By Erin Hancock

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One of Peru’s top attractions are the Nazca Lines. These geoglyphs (basically designs in the sand) are known around the world for their sheer size and uncertain history. A mere 20 years ago, they were named a UNESCO World Heritage Site. The Nazca desert showcases 70 of these images depicting natural objects – mainly animals and humans. Although some mention of the lines were made over 400 years ago, the credit for the first to really discover and explore the lines is given to an American researcher Paul Kosok in 1940. Many theorize that the lines were either created by aliens or otherwise created by Incas or a pre-Inca civilization as a gift to the gods (or to represent the celestial constellations), but many other theories get tossed around. The mystery is part of the charm.

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We cheated! We only saw two of them from the mirador (look off). If you’re covering a lot of territory and/or on a budget (or uneasy about the flight over the desert), this is a great way to get a glimpse into the hype without committing. For less than $1USD, you can climb up the mirador and let your own mind run wild on theories as to how and why these images were created. For less than $100USD (booked ahead of time), one can take a plane ride over the lines and any tourists we spoke with highly recommended that option over the mirador.

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You’ll see a bird and a tree. The monkey is one of the most famous ones so you’ll miss that one on this mini excursion (see the image of the monkey on wikipedia here). The Peru sign (seen darn-near everywhere in Peru) shown below is said to be inspired by the monkey’s tail in the Nazca Lines image.

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Paracas National Reserve, Ica, Peru

By Erin Hancock

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Tan and blue as far as the eye can see. A dusty drive over land for a short ride from Paracas, Peru, one will find the Paracas National Reserve (sometimes called the Natural Reserve).

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This gorgeous landscape is simple and tranquil, yet something beautiful to behold with its consistency and smooth hills.

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As you continue down to the shoreline, the ocean breeze picks up, dulling any sound in the surrounding areas.

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The jagged cliffs emerge from the water and many birds coasting in the wind can be observed from a perch on the dark sand beach.

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Poor Man’s Galapagos and Paracas, Peru

By Erin Hancock

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Although the Galápagos Islands of Ecuador are known around the world for gorgeous images of penguins, seals, tortoises and the like, Peru has its own relative facsimile. It’s called the Ballestas Islands and it’s off the coast of Paracas, a small town about a 3 hour drive south of Lima. It’s a smaller, perhaps less awe-inspiring visit than the Ecuadorian experience, but definitely still worth the boat ride.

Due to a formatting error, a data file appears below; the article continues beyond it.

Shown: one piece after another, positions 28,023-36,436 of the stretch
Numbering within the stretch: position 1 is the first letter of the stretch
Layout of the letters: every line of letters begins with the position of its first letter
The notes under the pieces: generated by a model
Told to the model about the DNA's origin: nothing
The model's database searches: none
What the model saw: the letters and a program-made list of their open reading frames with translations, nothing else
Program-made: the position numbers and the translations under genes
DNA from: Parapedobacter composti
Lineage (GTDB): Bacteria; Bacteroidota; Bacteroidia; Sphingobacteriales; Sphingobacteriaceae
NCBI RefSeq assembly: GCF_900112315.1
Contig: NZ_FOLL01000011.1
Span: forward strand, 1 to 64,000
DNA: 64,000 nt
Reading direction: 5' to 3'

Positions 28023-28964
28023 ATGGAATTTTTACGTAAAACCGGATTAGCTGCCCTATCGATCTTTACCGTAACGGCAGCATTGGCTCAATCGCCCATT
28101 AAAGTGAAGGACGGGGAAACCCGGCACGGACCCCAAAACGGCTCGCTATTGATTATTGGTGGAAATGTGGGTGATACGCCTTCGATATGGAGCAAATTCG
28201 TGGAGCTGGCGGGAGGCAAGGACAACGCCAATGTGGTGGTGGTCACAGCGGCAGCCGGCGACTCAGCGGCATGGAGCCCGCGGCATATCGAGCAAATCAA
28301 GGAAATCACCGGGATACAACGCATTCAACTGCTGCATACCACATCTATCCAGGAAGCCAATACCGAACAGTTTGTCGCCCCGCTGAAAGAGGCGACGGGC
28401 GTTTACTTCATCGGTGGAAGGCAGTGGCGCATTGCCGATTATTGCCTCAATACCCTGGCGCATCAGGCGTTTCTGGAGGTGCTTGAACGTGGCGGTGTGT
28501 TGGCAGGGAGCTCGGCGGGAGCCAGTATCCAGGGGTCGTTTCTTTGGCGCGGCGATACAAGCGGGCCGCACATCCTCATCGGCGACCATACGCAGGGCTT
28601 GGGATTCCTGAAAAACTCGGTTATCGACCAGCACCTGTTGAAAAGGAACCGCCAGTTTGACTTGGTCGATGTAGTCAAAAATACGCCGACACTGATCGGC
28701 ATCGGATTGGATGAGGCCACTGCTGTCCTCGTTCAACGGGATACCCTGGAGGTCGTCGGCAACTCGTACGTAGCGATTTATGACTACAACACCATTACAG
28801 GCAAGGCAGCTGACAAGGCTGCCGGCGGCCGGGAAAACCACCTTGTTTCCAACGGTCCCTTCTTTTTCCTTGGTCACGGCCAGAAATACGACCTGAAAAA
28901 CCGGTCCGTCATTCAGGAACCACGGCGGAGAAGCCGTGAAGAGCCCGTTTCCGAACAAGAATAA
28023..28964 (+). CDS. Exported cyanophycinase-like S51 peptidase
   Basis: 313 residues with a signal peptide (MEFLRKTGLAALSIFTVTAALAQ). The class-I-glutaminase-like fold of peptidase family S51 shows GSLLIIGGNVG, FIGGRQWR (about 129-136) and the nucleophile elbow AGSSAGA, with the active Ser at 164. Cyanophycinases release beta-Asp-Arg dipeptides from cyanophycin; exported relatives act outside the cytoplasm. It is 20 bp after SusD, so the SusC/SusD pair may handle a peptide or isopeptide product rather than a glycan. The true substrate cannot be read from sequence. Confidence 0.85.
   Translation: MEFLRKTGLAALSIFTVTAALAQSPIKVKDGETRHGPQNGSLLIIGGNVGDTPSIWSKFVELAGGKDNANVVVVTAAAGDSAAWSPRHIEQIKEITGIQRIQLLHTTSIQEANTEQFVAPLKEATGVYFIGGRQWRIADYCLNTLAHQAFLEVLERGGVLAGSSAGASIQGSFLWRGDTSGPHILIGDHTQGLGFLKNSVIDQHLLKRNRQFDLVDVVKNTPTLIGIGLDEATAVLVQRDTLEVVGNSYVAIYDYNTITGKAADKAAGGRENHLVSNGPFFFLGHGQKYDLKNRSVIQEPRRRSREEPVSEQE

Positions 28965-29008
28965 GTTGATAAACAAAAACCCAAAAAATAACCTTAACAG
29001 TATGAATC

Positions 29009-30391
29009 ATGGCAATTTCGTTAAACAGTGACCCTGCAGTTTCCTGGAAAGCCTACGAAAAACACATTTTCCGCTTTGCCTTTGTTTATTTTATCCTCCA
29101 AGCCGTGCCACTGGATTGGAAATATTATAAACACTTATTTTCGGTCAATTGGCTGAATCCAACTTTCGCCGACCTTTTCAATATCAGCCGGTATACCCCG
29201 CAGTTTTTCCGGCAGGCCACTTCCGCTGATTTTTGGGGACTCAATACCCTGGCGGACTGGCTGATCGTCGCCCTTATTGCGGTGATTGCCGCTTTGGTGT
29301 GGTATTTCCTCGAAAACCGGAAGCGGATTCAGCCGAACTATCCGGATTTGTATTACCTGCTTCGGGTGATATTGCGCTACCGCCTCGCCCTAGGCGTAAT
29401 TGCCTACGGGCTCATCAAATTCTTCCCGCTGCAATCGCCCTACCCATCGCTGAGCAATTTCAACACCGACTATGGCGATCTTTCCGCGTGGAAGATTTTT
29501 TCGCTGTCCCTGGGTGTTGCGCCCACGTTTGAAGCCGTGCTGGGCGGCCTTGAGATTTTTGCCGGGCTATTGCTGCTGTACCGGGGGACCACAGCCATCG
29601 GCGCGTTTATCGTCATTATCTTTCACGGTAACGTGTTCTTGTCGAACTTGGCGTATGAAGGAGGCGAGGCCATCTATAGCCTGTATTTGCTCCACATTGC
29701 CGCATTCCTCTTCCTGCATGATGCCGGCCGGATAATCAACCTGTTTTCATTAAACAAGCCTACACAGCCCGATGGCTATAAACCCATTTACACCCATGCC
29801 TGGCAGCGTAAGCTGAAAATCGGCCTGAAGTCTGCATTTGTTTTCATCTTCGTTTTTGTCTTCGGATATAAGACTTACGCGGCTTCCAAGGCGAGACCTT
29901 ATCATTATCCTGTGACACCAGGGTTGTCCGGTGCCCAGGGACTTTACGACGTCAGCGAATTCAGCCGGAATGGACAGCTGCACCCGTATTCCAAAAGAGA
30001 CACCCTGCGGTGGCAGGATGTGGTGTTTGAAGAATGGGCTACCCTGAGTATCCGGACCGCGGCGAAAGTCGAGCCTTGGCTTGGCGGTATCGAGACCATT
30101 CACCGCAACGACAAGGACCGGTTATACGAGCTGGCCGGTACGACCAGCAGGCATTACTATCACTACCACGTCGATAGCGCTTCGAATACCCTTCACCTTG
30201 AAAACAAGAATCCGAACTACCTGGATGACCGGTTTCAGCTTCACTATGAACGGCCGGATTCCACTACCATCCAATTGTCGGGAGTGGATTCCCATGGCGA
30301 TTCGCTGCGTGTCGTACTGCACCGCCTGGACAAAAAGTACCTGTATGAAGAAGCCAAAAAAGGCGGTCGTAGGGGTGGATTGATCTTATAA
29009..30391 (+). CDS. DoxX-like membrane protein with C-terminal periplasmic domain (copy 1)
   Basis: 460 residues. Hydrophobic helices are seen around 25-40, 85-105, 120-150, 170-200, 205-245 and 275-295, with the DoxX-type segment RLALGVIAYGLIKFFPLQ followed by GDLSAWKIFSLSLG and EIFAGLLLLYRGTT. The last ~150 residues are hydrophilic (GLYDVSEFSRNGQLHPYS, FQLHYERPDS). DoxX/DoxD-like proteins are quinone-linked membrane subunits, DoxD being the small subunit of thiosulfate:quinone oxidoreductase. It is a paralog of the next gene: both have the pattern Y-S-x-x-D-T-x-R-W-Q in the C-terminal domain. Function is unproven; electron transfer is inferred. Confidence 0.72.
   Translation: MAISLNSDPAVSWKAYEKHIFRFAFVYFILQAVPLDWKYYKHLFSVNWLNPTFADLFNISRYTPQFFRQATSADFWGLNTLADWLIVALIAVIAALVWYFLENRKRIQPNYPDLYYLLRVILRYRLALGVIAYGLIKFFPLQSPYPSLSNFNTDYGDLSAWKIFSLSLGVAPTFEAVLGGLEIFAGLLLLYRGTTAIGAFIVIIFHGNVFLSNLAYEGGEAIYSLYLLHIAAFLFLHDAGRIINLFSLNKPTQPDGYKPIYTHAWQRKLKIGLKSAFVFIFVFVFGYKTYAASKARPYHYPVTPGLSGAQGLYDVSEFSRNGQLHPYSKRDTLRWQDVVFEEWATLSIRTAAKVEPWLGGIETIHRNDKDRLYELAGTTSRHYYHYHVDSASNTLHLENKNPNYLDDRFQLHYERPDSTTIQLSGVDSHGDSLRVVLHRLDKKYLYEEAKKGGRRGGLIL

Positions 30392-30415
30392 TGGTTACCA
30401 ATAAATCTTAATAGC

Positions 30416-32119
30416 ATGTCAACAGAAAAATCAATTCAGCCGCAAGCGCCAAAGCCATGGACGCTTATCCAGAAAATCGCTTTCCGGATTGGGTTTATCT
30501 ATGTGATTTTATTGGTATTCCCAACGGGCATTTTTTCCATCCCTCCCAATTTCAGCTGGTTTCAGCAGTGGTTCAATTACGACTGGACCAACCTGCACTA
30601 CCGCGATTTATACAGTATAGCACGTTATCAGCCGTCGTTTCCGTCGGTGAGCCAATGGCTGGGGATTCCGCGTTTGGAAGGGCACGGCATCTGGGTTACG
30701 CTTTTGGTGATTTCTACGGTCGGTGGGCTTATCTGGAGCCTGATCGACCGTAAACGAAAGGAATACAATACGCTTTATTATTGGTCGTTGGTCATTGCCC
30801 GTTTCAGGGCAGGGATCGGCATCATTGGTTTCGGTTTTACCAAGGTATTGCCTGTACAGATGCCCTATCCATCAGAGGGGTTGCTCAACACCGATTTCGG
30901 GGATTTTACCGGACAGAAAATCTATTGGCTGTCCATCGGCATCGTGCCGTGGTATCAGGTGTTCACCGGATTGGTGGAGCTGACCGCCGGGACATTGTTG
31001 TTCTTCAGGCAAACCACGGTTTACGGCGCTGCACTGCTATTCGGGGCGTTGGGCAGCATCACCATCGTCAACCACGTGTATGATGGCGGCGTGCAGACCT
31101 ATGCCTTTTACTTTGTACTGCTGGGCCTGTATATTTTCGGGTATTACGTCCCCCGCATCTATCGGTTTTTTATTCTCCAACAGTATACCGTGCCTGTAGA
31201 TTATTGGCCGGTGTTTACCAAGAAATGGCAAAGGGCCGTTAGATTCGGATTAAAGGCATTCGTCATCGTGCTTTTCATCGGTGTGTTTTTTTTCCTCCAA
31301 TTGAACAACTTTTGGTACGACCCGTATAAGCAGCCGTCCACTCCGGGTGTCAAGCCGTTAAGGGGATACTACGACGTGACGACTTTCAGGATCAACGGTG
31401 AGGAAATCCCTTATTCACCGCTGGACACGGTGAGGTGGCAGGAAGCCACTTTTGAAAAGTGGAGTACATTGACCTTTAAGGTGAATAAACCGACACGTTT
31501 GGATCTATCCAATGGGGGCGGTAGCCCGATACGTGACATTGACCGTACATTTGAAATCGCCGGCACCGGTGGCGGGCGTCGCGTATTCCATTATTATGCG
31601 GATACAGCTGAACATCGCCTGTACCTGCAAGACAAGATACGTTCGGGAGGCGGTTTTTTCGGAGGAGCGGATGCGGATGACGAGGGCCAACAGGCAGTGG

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In a 2-hour round trip boat ride, any tourist with a penchant for adorable penguinos, swarms of birds and fantastical sea life will truly enjoy themself.

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The penguins are perhaps smaller than one would imagine, and so adorable as they waddle in lines (colonies) around the island.

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Watch the water as you ride to and fro the mainland as you’ll see the not-so-lazy sea lions playing in the wake (probably fishing).

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The white colour of the island is guano. That’s right, coveted bird poop. Each year a team of very ‘fortunate’ workers head to the island and scrape off meters of the white debris to be used as agricultural fertilizer. If you like this line of discussion, click here for more guano info. The birds that produce this white gold here on these islands are predominantly Peruvian pelicans, Peruvian booby birds and Inca terns.

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On the way one can also see a large candelabra in the sand. The history is uncertain, but the locals treat it similar to Peru’s Nazca Lines….aliens, an Inca contribution to the gods, bored locals with too much time on their hands…no one can be certain.

 

Back to the mainland in the town of Paracas

The sun seems to be always out in this little piece of coastal quiet.

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Paracas is a bit of a romantic paradise by the ocean with many hostels/hotels to choose from at a fair cost, lovely restaurants with your choice of great seafood (ceviche of course) and a quaint market with super relaxed vendors.

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Take a load off. Steps from the beach you’ll find all the vendors you’ll need to stay all day on the beach. Enjoy a beer, some street food, buy a wide-brimmed hat and take in the fishy sea air.

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Happy travels or happy armchair travels!